• bestself

Dr. Larsen earned his medical degree from the University of Nevada School of Medicine and completed his five-year general surgery residency at the University of Florida. His fellowship at Wake Forest University’s Baptist Hospital was one of the country’s most demanding plastic surgery programs. He finished as chief plastic surgery resident in 1997. After completing his fellowship, Dr. Larsen traveled the country and trained with some of the most renowned cosmetic surgeons in the U.S. Finally, he established Buckhead Plastic Surgery. Today, BPS houses five distinct options in a single complex to serve its growing patient base better: Buckhead Plastic Surgery, LUX Med Spa, Elite Testing & Wellness, Chastain Surgery Center and Slim Studio.

Incline Village physician recognized as Northern Nevada Physician Healthcare Hero

• Sierra Sun

Tahoe Forest Health System is proud to announce that Dr. Laning Andrews, Emergency Physician at the Incline Village Community Hospital, was named the 2021 Northern Nevada Physician Healthcare Hero by the Nevada Business Magazine. Dr. Andrews received his medical training at the University of Nevada, Reno School of Medicine, and specializes in emergency medicine. He is Certified by the American Board of Emergency Medicine and is a fellow of the American College of Emergency Physicians.


Nevada State Public Health Lab plays vital ‘front line’ role throughout pandemic

• NEVADAToday

During a time where quality COVID-19 testing and reputable scientific information is in high demand, the Nevada State Public Health Laboratory (NSPHL), part of the University of Nevada, Reno School of Medicine, continues to step up. The lab was the first public health lab in Nevada to run COVID-19 diagnostics tests, and has become a major testing center throughout the pandemic. The NSPHL participates in several research projects and offers guidance to regional and state officials. All the while, the lab’s efforts often involve collaboration with University faculty and students, regional partners and federal organizations.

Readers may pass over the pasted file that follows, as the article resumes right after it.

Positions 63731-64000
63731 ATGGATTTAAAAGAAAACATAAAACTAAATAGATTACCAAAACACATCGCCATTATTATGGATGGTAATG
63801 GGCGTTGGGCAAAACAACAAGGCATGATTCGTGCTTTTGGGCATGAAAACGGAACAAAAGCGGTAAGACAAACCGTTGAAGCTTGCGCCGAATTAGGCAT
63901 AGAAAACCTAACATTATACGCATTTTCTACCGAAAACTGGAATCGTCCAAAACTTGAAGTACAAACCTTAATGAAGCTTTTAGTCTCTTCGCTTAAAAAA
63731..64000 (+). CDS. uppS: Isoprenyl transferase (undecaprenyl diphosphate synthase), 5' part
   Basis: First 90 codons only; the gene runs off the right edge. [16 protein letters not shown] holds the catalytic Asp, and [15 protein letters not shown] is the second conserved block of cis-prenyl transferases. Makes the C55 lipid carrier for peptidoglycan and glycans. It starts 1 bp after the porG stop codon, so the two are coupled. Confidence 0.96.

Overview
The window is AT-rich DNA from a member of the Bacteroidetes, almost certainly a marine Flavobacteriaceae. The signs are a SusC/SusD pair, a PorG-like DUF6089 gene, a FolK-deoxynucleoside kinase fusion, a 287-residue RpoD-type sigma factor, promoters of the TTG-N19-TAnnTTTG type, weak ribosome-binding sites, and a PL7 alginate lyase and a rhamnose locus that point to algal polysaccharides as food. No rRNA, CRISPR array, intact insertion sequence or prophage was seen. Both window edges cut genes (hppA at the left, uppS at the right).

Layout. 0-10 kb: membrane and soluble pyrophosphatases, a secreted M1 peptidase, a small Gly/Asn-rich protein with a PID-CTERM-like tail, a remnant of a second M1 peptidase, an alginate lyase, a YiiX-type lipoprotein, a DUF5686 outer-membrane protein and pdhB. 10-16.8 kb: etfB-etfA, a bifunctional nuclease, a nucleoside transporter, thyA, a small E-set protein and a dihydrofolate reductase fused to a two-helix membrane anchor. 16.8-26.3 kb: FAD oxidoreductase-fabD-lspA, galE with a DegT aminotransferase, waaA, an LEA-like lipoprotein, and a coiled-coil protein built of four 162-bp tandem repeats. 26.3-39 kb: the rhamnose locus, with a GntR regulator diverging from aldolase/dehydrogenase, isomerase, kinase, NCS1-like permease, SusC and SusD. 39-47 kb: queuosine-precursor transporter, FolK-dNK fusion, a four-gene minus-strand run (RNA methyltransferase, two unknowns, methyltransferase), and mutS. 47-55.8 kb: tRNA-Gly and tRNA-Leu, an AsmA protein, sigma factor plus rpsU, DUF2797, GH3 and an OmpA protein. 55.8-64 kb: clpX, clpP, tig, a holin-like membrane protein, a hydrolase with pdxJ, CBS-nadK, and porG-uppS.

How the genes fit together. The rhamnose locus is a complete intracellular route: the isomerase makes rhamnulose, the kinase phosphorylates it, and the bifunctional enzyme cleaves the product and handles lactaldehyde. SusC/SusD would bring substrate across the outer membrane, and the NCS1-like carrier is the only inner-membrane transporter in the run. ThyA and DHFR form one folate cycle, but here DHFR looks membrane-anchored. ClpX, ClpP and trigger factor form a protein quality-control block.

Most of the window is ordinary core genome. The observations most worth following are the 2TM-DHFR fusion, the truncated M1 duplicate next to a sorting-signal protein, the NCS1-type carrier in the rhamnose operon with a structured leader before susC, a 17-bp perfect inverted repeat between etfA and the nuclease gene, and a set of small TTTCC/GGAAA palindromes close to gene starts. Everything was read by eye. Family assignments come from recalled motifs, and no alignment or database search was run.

Respiratory viruses effect babies differently

• Galena Times, p. 13

Winter is around the corner and children’s hospitals across the country, including ours, are preparing for an influx of babies and toddlers who will be fighting respiratory viruses. Most of these viruses also infect adults, but due to our built-up immunity and big noses, we can boot out those viruses with a good sneeze and fight the infections. Small babies, on the other hand, have tiny nasal passages, so any virus that causes swelling of the airways tends to completely block their ability to breathe.


UNR appoints new acting dean, acting executive associate dean for School of Medicine

• Reno Gazette Journal

The University of Nevada, Reno School of Medicine is temporarily under new leadership, following the retirement of former dean Dr. Thomas L. Schwenk. University of Nevada, Reno President Brian Sandoval announced Thursday that Melissa Piasecki, M.D., a longtime member of the UNR Med senior leadership team and professor of psychiatry, has taken over the role of acting dean at UNR Med.


What is Cancer?

• Galena Times, p. 9

For most of us, the word cancer elicits fear: fear for prolonged pain and suffering, fear maybe for death. While it is true that having cancer is far more serious than many other diseases or medical conditions,tremendous progress has been made over the past few decades that has translated in prolonged survival and even cure. In 2021, there are good reasons to be cautiously optimistic when dealing with cancer, although a group of cancers remains that have a bleak outcome.


Want to See What COVID Strain You Have? The Government Says No

• WebMD

There is a loophole that allows labs to release variant information: They can develop their own tests. But they then must go through a lengthy validation process that proves their tests are as effective as the gold standard, says Mark Pandori, PhD, director of the Nevada State Public Health Laboratory.


Staffing shortages, covid cases impacting ability of local hospitals to provide care

• This Is Reno

John Packham, associate dean at the University of Nevada, Reno School of Medicine, said the supply of nurses was a problem prior to the pandemic. “I work with rural hospitals, and their ability to transfer to places like Reno and Las Vegas are now challenging, because that next level of care is just not as available right now,” he said. “You’ll be lucky if you can find another bed in Reno or Salt Lake.